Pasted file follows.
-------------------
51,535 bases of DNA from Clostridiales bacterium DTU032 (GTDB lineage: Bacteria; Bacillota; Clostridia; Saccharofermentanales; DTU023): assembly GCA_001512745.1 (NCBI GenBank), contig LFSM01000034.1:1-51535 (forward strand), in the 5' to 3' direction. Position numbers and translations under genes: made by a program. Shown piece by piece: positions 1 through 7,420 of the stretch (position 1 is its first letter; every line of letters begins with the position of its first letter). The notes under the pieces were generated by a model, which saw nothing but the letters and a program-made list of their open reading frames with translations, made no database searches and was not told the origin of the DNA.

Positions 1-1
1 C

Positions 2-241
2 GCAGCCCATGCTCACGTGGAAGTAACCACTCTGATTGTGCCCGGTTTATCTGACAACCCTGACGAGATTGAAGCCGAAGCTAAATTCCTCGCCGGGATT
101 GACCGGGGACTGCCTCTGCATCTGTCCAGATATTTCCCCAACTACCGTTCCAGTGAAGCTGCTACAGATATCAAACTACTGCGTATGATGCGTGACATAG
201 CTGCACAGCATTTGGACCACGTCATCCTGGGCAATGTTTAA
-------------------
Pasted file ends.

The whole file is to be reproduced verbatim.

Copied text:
51,535 bases of DNA from Clostridiales bacterium DTU032 (GTDB lineage: Bacteria; Bacillota; Clostridia; Saccharofermentanales; DTU023): assembly GCA_001512745.1 (NCBI GenBank), contig LFSM01000034.1:1-51535 (forward strand), in the 5' to 3' direction. Position numbers and translations under genes: made by a program. Shown piece by piece: positions 1 through 7,420 of the stretch (position 1 is its first letter; every line of letters begins with the position of its first letter). The notes under the pieces were generated by a model, which saw nothing but the letters and a program-made list of their open reading frames with translations, made no database searches and was not told the origin of the DNA.

Positions 1-1
1 C

Positions 2-241
2 GCAGCCCATGCTCACGTGGAAGTAACCACTCTGATTGTGCCCGGTTTATCTGACAACCCTGACGAGATTGAAGCCGAAGCTAAATTCCTCGCCGGGATT
101 GACCGGGGACTGCCTCTGCATCTGTCCAGATATTTCCCCAACTACCGTTCCAGTGAAGCTGCTACAGATATCAAACTACTGCGTATGATGCGTGACATAG
201 CTGCACAGCATTTGGACCACGTCATCCTGGGCAATGTTTAA